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CK July Blog 3

How to Strain Shop – Resources to Optimise Your Marijuana Experience Leave a comment

Why are there so many marijuana names and quality ratings? Simple. Each strain has slightly different properties and is grown by different growers. That means the effects and quality vary from strain to strain. To date, it’s estimated that there are several thousands of strains on the market, with that number growing daily as growers experiment with more and more hydriding combinations.

With that said, how do you know what kind of cannabis strains and grades are best for you?

We’ve decided to help you figure that out. Here are a few tips and tricks to help you pick your marijuana.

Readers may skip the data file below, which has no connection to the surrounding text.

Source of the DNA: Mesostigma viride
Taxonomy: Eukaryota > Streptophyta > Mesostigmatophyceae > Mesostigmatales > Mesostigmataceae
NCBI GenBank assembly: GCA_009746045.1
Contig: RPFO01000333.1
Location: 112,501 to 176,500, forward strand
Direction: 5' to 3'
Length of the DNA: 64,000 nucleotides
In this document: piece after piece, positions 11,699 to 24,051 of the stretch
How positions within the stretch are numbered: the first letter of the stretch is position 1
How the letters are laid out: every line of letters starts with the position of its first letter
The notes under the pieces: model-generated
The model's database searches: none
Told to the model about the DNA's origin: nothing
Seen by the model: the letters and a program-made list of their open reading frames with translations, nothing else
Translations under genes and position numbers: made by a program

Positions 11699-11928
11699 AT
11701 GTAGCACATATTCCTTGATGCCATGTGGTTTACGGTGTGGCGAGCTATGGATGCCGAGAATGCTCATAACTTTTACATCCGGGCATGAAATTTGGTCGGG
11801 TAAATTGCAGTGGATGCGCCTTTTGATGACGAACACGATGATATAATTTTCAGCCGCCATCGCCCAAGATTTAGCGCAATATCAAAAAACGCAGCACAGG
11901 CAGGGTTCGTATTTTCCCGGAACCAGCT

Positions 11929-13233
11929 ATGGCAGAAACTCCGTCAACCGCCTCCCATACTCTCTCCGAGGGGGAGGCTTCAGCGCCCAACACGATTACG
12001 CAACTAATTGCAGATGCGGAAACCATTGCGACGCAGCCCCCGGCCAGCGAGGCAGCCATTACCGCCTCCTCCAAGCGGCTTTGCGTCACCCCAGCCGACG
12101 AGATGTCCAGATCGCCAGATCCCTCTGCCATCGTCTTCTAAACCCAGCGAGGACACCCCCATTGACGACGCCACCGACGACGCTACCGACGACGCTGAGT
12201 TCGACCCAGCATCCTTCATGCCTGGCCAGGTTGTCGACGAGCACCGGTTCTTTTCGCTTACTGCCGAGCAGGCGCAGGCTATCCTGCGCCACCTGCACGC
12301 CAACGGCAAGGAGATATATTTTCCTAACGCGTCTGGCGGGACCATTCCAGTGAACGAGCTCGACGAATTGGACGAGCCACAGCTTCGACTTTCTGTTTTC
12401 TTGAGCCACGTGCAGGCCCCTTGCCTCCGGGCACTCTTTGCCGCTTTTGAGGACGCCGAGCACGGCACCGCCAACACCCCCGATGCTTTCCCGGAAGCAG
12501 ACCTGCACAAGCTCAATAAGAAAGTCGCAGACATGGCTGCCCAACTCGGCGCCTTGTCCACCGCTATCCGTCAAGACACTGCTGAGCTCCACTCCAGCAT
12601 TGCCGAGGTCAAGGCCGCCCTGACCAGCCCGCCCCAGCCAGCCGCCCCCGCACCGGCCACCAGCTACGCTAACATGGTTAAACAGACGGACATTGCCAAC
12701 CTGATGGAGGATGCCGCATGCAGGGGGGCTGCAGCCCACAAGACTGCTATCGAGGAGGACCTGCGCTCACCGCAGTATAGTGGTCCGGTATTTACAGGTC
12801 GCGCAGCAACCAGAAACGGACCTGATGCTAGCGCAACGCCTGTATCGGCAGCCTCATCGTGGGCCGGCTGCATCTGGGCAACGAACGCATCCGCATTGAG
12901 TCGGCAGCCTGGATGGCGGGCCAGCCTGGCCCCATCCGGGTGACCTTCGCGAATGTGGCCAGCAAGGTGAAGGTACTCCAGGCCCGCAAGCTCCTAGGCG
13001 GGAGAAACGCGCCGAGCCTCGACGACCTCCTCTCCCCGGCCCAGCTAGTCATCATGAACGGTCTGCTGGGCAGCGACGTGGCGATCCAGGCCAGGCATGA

Recall past experiences with certain strains and research new ones

The first step in cannabis selection is to remember the experiences you’ve had with past strains you might already know (for the purposes of this example let’s assume you’re an experienced smoker).

For instance: “X strain caused X effect at this time of day/night and I felt good/bad about it.” That’s good data tobe able to identify what strains are good for you and which ones aren’t.

Research and sampling is the best way to build your knowledge base on cannabis. If you have limited experience and don’t know where to start, don’t worry. The next few tips will help regardless of your level of cannabis experience.

Strain – Sativa vs Indica